TA: It may be that because you're originally from New Zealand, you approach American politics and Obama with an outsider's perspective.

AD: I don't see it as being about Obama per se. What Jackie's objecting to is the idea that Obama is calling for us all to be in it together. Jackie is saying that's never going to happen. That's not the way the country is built. Obama has a desire to see the country as a community.

TA: Would you call Jackie and his associates -- played by James Gandolfini, Richard Jenkins, and Ray Liotta -- as a microcosm rather than a community?

AD: No. It has its rules. Everyone's out for themselves. Jackie's idea of killing them softly is because Jackie doesn't want to get his hands dirty.

TA: To quote Jackie discussing his profession and his victims: "They cry, they plead, they beg … they cry for their mothers. It gets embarrassing. I like to kill 'em softly. From a distance."

AD: These guys are professionals. They pay you big bucks to kill people because it's really unpleasant. It's interesting to look at violence from the point of view those people who have to do it.

TA: It's a dirty job.

AD: It's a dirty job and no one wants to do it. People subcontract it out to this Irish guy, Jackie, who in turn is trying to subcontract it out to somebody else, which seems very American to me.

TA: Speaking of American, this is the second movie you've made starring Brad Pitt -- and you've only made three movies. Who is more American than Brad?

AD: Brad is great. He's really fun to work with as an actor because he likes to play. You can get him to use his imagination and attack the part from a whole lot of different angles. When you're doing a scene, I've always got an idea of what it's about, but how you get there -- that you discover on the day of shooting to get real things to occur. He's up for that. We have a great time.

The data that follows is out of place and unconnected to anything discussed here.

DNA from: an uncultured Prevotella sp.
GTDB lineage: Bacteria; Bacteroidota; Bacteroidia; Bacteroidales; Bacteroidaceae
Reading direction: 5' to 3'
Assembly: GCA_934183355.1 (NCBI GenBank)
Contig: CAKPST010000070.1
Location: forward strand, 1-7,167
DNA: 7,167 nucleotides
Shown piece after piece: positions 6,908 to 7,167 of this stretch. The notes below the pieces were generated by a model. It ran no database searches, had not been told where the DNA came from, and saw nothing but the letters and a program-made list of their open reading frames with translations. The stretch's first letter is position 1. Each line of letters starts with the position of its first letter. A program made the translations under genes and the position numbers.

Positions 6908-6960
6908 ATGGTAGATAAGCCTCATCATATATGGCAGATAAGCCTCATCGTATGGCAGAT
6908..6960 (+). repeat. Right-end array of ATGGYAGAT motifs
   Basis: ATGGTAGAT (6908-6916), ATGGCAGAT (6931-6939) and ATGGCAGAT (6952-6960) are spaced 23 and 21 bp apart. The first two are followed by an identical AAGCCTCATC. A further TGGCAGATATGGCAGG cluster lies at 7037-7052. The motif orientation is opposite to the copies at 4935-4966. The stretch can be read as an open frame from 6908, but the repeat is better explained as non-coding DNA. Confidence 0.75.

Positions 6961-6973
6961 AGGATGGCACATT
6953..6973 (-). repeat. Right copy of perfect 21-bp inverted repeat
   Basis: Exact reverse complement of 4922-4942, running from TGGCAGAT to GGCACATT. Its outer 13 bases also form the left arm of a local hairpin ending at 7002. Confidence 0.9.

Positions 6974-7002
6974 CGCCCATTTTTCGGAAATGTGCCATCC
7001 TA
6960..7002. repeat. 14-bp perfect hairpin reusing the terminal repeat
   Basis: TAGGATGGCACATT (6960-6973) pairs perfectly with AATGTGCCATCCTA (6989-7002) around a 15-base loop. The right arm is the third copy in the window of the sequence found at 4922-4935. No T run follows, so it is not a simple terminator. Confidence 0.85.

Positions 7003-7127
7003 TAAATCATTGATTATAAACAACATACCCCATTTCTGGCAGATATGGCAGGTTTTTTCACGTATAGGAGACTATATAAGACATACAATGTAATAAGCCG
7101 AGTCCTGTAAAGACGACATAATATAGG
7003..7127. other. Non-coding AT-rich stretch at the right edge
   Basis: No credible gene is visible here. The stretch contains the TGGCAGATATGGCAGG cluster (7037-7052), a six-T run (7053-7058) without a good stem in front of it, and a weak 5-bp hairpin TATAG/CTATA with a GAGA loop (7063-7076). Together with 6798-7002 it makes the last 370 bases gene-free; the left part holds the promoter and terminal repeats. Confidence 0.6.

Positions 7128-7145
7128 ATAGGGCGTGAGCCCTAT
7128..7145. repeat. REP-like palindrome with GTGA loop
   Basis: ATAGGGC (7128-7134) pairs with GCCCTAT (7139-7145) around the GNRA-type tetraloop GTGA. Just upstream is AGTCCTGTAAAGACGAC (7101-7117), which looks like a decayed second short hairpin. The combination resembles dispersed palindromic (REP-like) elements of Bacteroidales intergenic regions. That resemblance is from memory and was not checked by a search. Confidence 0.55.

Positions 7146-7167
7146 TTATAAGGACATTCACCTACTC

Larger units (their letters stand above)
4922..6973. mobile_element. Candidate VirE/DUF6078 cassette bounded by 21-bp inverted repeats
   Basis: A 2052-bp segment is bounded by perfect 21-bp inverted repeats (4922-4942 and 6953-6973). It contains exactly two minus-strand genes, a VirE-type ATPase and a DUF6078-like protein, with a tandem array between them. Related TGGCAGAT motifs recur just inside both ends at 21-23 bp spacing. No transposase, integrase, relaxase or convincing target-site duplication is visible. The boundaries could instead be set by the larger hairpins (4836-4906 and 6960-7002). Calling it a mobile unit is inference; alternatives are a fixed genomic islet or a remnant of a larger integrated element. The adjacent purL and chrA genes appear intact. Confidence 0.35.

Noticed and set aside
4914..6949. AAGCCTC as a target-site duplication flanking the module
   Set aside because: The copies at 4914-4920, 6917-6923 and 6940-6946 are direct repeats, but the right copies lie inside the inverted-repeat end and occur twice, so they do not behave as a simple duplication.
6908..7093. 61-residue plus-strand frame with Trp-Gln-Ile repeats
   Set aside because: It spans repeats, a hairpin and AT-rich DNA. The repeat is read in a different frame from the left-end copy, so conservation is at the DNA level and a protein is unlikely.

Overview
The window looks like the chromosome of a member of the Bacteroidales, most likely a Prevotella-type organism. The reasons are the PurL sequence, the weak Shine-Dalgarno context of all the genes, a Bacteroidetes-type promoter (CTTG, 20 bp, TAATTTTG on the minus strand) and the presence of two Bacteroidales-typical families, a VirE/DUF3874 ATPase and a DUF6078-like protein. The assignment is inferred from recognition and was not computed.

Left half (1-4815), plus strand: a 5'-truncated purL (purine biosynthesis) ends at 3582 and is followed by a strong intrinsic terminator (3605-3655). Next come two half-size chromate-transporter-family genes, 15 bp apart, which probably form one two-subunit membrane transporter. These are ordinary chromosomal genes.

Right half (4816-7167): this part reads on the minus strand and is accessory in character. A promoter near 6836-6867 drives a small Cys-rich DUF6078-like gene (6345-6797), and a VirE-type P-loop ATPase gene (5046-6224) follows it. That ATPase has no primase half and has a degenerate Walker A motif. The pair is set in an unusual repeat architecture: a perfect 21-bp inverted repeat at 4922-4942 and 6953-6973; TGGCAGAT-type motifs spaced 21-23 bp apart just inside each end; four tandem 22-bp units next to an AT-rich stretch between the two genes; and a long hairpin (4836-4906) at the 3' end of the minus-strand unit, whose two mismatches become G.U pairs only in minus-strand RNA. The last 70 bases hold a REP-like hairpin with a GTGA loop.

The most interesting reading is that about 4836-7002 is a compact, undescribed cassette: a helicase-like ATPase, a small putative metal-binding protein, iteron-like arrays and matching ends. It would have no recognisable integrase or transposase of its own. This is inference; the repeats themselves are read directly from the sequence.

TA: He was great in the scene where Jackie has cornered Scoot McNairy's Frankie, one of the poker-game robbers, at a local watering hole and plays the guy like a cat with a mouse.

AD: Brad always surprises me in every scene, but I was really impressed by how gentle he was with Scoot in the bar. He's horse-whispering him. He hits him with a carrot and a stick, creates that feeling of ambiguity that's very quiet. I'm not sure that's how I really saw that scene, but it was incredibly exciting to shoot Brad taking it in a different direction.

TA: Will you and Brad work together again?

AD: We're going to make this movie about Marilyn Monroe.

TA: That's the one based on Joyce Carol Oates's novel "Blonde," that Brad's company Plan B is set to produce. Who would Brad play?

AD: He'd play a man. We'll find out. At the moment, we're dealing with a few practical problems. The screenplay has been written. It feels natural to work with Brad. I've made three movies, and I've worked with him twice. We became very close through the whole "Jesse James" situation because it was difficult. It wasn't what the studio was expecting. We had to fight for it. We were like a couple of soldiers in a foxhole. When you find people that you trust, you want to keep going with them if you can.

TA: And what is he like in that foxhole?

AD: Brad's really a wonderful, generous guy. It's a natural thing. That was why he had such fun playing this character. He gets to play a prick. It's like a holiday for him. With actors, you either have to cast them in parts that are very close to who they are, or are the complete opposite.

TA: "Killing Them Softly," like Higgins's novel "Cogan's Trade," is set in a male, male, male, male world -- what drew you to that territory?

AD: The movie deals with masculinity itself, the existential confusion. All these characters are talking about women all the time. They're confused by them, they've broken their hearts, but it interests me that we would never actually see one. It's kind of like George Cukor's "The Women," where it's actually all about the men, but you never see one.

See the trailer for 'Killing Them Softly':

'Killing Them Softly' Theatrical Trailer